Lovelock and Gaia: Signs of Life by Jon Turney, Hardcover | Barnes & Noble
Lovelock and Gaia: Signs of Life

Lovelock and Gaia: Signs of Life

by Jon Turney
     
 

How is it possible that Earth's atmospheric temperature has remained perfectly suited to supporting life for billions of years? Why do oxygen levels in the atmosphere remain relatively stable when only a minuscule increase would cause everything on Earth to spontaneously combust? Why are the oceans salty, but not salty enough to make them uninhabitable? In the

Overview

How is it possible that Earth's atmospheric temperature has remained perfectly suited to supporting life for billions of years? Why do oxygen levels in the atmosphere remain relatively stable when only a minuscule increase would cause everything on Earth to spontaneously combust? Why are the oceans salty, but not salty enough to make them uninhabitable? In the 1960s, an English scientist names James Lovelock formulated a groundbreaking and highly controversial explanation: Earth is alive.

Naming his theory after the ancient Greek earth goddess, Lovelock's "Gaia hypothesis" argued that everything on the planet—air, water, soil, and living organisms—somehow act together in a global, self-organizing system to maintain conditions suitable to sustaining and perpetuating life. Lovelock speculated that the geosphere and biosphere were interdependent and that every part of the Earth system worked in symbiotic harmony with every other part. Once considered more science fiction than legitimate science, the Gaia hypothesis was met with indifference, and even hostility, when it was first revealed. The theory only started to gain widespread attention when emerging issues such as environmental degradation and global warming proved that a single species—humans—could radically upset the ecological and atmospheric balance of the planet. While Gaia attracted a quasi-religious following among environmentalists and New Age spiritualists, it was still largely viewed with skepticism by the scientific community. But over the past few decades, many of Lovelock's ideas have led to significant breakthroughs. In fact, the Gaia hypothesis has developed into a guiding principle for a vast range of discrete inquiries into how the Earth works, often referred to as "Earth system science" or "geophysiology." Telling the story of this maverick pioneer and his long struggle to gain respectability, Lovelock and Gaia explains how Lovelock's remarkable hypothesis is gradually ushering in a scientific revolution.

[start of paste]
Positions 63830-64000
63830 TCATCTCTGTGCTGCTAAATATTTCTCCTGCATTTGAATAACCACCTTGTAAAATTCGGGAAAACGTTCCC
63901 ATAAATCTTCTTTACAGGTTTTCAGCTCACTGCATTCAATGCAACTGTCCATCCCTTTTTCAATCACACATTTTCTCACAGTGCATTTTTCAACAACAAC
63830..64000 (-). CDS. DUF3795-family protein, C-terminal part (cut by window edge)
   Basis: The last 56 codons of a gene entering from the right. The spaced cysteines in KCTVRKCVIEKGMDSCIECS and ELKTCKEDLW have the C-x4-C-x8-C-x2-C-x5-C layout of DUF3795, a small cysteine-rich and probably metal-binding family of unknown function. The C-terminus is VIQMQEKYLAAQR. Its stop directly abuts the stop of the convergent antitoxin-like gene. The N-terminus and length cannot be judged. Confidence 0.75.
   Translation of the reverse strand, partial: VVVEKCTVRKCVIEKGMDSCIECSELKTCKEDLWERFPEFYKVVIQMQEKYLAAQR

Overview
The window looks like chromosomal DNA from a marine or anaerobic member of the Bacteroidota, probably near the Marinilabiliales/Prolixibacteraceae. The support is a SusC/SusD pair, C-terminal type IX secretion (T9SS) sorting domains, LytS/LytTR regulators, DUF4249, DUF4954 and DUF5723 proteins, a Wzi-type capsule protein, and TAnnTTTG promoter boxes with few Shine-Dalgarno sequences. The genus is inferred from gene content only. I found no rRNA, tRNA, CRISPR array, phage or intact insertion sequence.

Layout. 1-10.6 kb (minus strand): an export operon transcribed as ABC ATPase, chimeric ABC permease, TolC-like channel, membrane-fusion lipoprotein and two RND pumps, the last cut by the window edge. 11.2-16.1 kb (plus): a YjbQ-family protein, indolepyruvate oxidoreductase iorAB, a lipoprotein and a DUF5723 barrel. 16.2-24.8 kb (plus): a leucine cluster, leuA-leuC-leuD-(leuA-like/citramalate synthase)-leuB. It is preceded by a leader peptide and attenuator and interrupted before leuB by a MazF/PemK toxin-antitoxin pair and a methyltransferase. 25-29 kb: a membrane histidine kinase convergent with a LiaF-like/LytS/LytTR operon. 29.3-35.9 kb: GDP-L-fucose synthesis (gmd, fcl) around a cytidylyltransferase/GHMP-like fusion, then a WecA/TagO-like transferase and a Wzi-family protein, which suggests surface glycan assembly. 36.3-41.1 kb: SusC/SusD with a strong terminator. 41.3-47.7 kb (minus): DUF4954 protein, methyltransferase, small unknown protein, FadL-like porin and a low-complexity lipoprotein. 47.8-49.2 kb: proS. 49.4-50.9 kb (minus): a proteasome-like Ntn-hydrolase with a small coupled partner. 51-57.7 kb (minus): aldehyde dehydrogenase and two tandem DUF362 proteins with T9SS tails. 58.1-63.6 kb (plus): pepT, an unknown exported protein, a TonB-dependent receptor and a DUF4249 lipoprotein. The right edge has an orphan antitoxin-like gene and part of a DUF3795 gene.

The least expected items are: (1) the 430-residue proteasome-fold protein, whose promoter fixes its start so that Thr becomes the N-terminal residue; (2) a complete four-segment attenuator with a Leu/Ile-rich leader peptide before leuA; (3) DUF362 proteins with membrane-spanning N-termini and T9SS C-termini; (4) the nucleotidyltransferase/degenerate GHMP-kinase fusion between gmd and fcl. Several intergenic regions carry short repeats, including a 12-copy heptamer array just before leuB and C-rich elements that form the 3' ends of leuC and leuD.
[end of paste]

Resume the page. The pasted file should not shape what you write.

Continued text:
Editorial Reviews

New Scientist
Turney's writing is beautifully clear and maintains an admirable objectivity.... The result is never less than absorbing.

Booklist
a detailed account of a novel theory and its maverick originator, contributing to the annals of environmental thought and the history of ideas.

— Rebecca Maskel

Science and Theology News
A great weekend read, Lovelock & Gaia will educate readers on a topic that will be relevant for years to come.

— Brenda Braaten

Booklist - Rebecca Maskel
a detailed account of a novel theory and its maverick originator, contributing to the annals of environmental thought and the history of ideas.

Science and Theology News - Brenda Braaten
A great weekend read, Lovelock & Gaia will educate readers on a topic that will be relevant for years to come.

Quarterly Review of Biology
Excellent...

Library Journal
In the 1960s, British scientist James Lovelock formulated the Gaia hypothesis, which advocated the idea of Earth as a single biota, i.e., a living organism. It was dismissed at first by many scientists but over the years has attracted the support of environmentalists. In this biography, Turney, the editorial director of Penguin Press (London), recounts how Lovelock developed the idea and discusses its somewhat bumpy evolution from outright condemnation to scientific support. Writing for a general audience, Turney skims the science involved but adds enough details to infuse the theory with scientific weight. In light of environmentalism's rise, this title would be a useful overview, but it should be balanced by other, more critical perspectives. Turney writes in a conversational style whose Briticisms don't always ring well to an American ear. Although appropriate for school and public libraries, this book is a little too lightweight to stand on its own in academic collections. Margaret F. Dominy, Drexel Univ. Lib., Philadelphia Copyright 2004 Reed Business Information.

Product Details

ISBN-13:
9780231134309
Publisher:
Columbia University Press
Publication date:
09/22/2004
Series:
Revolutions in Science Series
Edition description:
New Edition
Pages:
168
Product dimensions:
4.50(w) x 7.10(h) x 0.60(d)
Age Range:
18 Years

Meet the Author

Jon Turney, formerly a professor in the Department of Science and Technology Studies at University College London, is editorial director of Penguin Press, London, and the author of Frankenstein's Footsteps.

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